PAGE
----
New deals, new ridesWalt Disney Co., for example, reports that discounts such as its "buy four, get three free" hotel packages at Walt Disney World have helped the giant resort keep summer bookings on par with last year's performance.Universal Studios and SeaWorld say they are excited by their summer prospects. Each of the two theme parks is adding a new roller coaster this summer — Manta at SeaWorld in about a week, and Hollywood Rip Ride Rockit at Universal sometime later in the season.Each park also is offering deals meant for Florida residents likely to stay closer to home this year once schools are out."We are hearing that people are looking for deals, looking for value, and that is something we want to make sure we have," said Dan Brown, general manager of SeaWorld, Discovery Cove and Aquatica.

Steven Cole Smith and Jason Garcia of the Sentinel staff contributed to this report.

Monday, February 2, 2009

Airport Security Issues

Airport Security Issues
Old information but good to remember

The unprecedented events of 11 September 2001 has made security an extremely high priority in the U.S. and elsewhere around the world. Although there has been an increase in the level of security at many airports, the advice on this page should provide an overview of what to expect when you are traveling through many of the world's airports.

General Security Guidelines

Carry-On Baggage:
· Air travelers are limited to one carry-on bag and one personal item (such as a purse or briefcase) on all flights. Something to consider is a clear bag for ease of going through the inspection. These bags can be found at ClearSafetyBags.com.
Allow extra time:
· The heightened measures require more time to properly screen travelers. Travelers should contact their airline to find out how early they should arrive at the airport.
· Take public transportation to the airport if possible. Parking and curbside access is likely to be controlled and limited.
· Curbside check-in is available on an airline-by-airline basis. Travelers should contact their airline to see if it is in place at their airport.
· In the U.S., a passport or other government-issued photo ID (national, state, or local) is required for travelers age 18 and over. If you do not have a photo ID, you can also use two forms of non-photo ID, one of which has to issued by a state or federal agency. Travelers may be asked to show this ID at subsequent points, such as at the gate, along with their boarding passes.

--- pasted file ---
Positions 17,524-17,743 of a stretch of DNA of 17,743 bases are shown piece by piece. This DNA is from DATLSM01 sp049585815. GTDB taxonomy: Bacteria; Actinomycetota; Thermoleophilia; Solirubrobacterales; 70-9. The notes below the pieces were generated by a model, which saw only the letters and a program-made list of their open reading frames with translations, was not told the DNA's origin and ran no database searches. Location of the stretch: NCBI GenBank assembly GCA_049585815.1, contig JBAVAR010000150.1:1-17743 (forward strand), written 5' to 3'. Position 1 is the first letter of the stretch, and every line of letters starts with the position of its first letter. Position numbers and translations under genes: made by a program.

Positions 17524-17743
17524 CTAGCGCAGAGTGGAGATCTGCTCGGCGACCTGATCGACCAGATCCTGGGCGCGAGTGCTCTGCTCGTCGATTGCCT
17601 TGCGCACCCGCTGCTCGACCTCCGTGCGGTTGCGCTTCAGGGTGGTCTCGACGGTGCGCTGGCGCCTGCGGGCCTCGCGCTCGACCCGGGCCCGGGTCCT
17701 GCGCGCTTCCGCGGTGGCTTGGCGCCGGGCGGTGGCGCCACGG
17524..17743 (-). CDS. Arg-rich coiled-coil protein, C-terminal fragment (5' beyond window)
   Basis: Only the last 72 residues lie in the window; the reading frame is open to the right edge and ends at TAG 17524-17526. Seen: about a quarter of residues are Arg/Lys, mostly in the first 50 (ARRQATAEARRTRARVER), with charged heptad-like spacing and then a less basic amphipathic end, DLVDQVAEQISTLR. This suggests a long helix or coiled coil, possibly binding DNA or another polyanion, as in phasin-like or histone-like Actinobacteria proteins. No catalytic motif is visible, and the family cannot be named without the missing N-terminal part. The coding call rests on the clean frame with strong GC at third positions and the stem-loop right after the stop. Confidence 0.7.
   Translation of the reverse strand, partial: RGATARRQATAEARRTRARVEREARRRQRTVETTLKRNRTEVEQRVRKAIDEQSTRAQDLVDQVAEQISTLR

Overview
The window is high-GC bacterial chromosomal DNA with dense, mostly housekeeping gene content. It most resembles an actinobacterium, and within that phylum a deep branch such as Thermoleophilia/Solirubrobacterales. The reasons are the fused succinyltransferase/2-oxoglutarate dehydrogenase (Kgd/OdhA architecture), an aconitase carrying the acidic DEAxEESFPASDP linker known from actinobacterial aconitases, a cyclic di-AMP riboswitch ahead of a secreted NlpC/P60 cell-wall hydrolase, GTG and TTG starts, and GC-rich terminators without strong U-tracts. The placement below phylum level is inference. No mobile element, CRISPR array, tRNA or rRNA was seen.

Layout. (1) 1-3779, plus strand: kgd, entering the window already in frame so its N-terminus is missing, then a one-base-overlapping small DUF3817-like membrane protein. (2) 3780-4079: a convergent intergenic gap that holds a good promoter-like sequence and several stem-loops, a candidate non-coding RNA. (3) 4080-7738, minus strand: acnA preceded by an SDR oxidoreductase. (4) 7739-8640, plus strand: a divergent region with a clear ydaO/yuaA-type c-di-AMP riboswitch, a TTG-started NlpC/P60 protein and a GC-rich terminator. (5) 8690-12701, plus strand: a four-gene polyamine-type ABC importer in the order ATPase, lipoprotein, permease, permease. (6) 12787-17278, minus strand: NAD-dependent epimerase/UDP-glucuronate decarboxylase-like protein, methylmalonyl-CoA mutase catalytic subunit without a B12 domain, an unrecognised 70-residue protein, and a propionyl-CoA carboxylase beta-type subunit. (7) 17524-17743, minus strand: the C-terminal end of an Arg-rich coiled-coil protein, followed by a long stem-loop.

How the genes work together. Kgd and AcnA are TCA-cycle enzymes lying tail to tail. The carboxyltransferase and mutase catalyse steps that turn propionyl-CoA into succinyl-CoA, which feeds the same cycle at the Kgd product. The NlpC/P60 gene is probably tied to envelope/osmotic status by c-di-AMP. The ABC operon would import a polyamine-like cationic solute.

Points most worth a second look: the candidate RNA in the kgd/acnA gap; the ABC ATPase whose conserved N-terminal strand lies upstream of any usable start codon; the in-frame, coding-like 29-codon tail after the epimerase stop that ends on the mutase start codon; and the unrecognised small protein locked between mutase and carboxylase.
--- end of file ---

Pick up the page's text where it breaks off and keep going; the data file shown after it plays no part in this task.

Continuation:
· Automated check-in kiosks are available for airlines that have appropriate security measures in place. Travelers interested in this option should check with their airline.
· E-ticket travelers should check with their airline to make sure they have proper documentation. Written confirmation, such as a letter from the airline acknowledging the reservation, may be required.
Screener checkpoints:
· Only ticketed passengers are allowed beyond the screener checkpoints, except for those with specific medical or parental needs.
· Each traveler will be limited to one carry-on bag and one personal bag (i.e., purse or briefcase).
· All electronic items, such as laptops and cell phones, may be subjected to additional screening. Be prepared to remove your laptop from its travel case so that both can be X-rayed separately.
· Limit the amount of jewelry or other metal objects that you wear.
· Travelers should remove all metal objects prior to passing through the metal detectors in order to facilitate the screening process.

Basic Advice for Air Travel

Allow Extra Time for Special Circumstances
During busy periods, or when traveling with young children, infants, elderly or disabled passengers, you build in even more time.

Do Not Leave Your Car Unattended in Front of the Terminal
Airport parking rules are being strictly enforced and your car may be quickly ticketed and towed.

Keep Your Photo Identification Handy